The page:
These professionals include Engineers, Town Planners, Construction Project Managers, Quantity Surveyors, Water and Wastewater practitioners as well as sanitation and waste management disciplines. Alongside these there is a critical need to support and consolidate a vibrant artisan skills base for local government by capacitating current municipal officials as Artisans and including deployment of recent graduates with these skills, especially in electricity, plumbing, diesel mechanics and motor mechanics for local government service delivery.

The local government sphere must be capacitated to perform its function diligently as the sphere closest to the people, it is the first point of interface and experience for our communities.

Municipal Systems Amendment Act    

The Municipal Systems Amendment Act, 2022 (Act No.3 of 2022) was signed into law by the President on 16 August 2022.

The Act introduced provisions addressing the following:

  • preventing municipal managers and senior managers from holding public office if they are directly accountable to municipal managers.
  • enabling the Minister to prescribe frameworks to regulate human resource management systems for local governments and mandates for organised local government.
  • making provision for the evaluation of the performance of municipal managers.
  • regulating the employment of municipal employees who have been dismissed; and
  • requiring all staff systems and procedures of a municipality to be consistent with uniform standards determined by the Minister by regulation.

In many instances in the past, municipalities have appointed managers who are not capable and equipped to provide the necessary leadership and supervision to facilitate a culture of public service and accountability. We have therefore strengthened the Systems Act by enabling the Minister to determine, by regulation or through guidelines, a minimum level of skills, expertise, competencies and qualifications for municipal managers. The idea is that an appointment should be null and void if the person appointed as municipal manager does not have the prescribed skills, expertise, competencies or qualifications.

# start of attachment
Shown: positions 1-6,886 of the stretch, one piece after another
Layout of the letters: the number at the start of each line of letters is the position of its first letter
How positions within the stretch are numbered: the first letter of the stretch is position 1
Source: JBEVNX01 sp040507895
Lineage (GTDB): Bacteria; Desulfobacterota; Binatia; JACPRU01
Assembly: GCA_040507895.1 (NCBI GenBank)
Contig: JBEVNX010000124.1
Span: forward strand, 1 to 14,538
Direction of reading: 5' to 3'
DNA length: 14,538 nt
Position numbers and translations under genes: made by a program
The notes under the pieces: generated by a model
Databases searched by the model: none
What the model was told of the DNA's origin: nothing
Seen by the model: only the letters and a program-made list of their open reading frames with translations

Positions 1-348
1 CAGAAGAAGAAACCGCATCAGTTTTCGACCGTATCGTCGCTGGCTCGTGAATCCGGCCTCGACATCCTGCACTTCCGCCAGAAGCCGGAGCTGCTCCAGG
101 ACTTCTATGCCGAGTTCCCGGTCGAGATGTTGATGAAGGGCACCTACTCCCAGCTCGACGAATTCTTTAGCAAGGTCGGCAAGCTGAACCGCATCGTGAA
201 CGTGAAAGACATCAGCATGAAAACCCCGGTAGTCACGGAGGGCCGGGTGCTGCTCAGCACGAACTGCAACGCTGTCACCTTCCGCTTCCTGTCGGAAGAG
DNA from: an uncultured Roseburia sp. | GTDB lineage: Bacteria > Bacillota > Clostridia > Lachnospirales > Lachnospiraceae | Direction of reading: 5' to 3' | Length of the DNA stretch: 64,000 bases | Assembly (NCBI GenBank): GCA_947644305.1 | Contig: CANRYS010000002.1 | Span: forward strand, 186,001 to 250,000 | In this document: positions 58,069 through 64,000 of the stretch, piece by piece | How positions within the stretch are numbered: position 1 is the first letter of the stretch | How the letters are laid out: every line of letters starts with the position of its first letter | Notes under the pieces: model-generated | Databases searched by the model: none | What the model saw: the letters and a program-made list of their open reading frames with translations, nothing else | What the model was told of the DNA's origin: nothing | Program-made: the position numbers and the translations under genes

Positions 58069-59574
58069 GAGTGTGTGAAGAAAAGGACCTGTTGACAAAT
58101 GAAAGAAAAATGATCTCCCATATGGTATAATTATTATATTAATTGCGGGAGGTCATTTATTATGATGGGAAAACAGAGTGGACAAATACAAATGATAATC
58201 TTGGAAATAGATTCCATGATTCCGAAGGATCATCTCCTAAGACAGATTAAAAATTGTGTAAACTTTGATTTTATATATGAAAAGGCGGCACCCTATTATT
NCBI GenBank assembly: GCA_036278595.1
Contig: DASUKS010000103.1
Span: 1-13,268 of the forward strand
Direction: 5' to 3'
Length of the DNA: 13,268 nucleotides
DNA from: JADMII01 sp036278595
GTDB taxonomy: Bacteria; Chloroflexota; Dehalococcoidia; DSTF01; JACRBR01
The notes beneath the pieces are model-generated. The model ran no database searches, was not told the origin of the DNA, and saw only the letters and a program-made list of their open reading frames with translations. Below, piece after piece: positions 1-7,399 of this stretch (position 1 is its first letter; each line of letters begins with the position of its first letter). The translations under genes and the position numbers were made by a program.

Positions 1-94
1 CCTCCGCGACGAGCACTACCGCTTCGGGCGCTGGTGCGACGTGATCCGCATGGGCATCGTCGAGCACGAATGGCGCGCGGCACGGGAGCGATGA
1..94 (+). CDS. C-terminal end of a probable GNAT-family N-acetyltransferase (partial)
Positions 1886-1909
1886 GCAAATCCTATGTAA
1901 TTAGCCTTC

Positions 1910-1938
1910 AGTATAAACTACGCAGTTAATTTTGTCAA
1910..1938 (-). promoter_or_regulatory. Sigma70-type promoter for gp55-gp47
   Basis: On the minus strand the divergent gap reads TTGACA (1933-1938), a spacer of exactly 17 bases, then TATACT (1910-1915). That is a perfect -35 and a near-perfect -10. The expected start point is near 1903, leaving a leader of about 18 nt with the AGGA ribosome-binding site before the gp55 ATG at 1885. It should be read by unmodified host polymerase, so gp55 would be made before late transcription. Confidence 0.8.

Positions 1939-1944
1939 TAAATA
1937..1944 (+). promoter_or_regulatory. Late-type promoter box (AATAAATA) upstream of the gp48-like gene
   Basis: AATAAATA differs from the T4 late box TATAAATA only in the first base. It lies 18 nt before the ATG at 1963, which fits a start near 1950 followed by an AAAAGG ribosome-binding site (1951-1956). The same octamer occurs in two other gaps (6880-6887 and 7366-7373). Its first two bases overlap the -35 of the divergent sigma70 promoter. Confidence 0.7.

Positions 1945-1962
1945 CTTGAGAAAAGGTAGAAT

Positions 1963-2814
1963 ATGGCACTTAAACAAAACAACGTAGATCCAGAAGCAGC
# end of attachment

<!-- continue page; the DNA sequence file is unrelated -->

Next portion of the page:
Unless exempted by the Minister, a council will also have to advertise a vacant post for municipal manager nationally in order to attract a wide pool of candidates from which the appointment must be made. The municipal council must inform the MEC for local government and the Minister of the appointment process, as well as its outcome, by way of a report. The MEC is tasked with enforcing compliance by municipal councils with this process.

In the same way, the appointment of managers and acting managers directly accountable to municipal managers are now subject to regulation or guidelines by the Minister. The same procedure applicable to municipal managers in terms of the appointment process must be followed by councils and it is also subject to reporting  to the Minister and MEC and enforcement by the MEC.

The amendments to the Act further prevent municipal managers and managers directly accountable to municipal managers to hold political office in a political party, whether in a permanent, temporary or acting capacity. Other political rights of senior managers are unaffected by the amendment and they remain entitled to enjoy and exercise these rights freely.

It is also provided for that a staff member of any municipality who has been dismissed for misconduct may only be re-employed in any municipality after the expiry of a prescribed period. A staff member dismissed for financial misconduct contemplated in the Local Government: Municipal Finance Management Act, 2003 (Act No. 56 of 2003), corruption or fraud, may not be re-employed for a period of five years. A system is introduced whereby municipalities would be required to maintain a record regarding the disciplinary proceedings of staff members dismissed for misconduct and forward it to the MEC for local government, who must forward it to the Minister to keep and make available to municipalities as prescribed.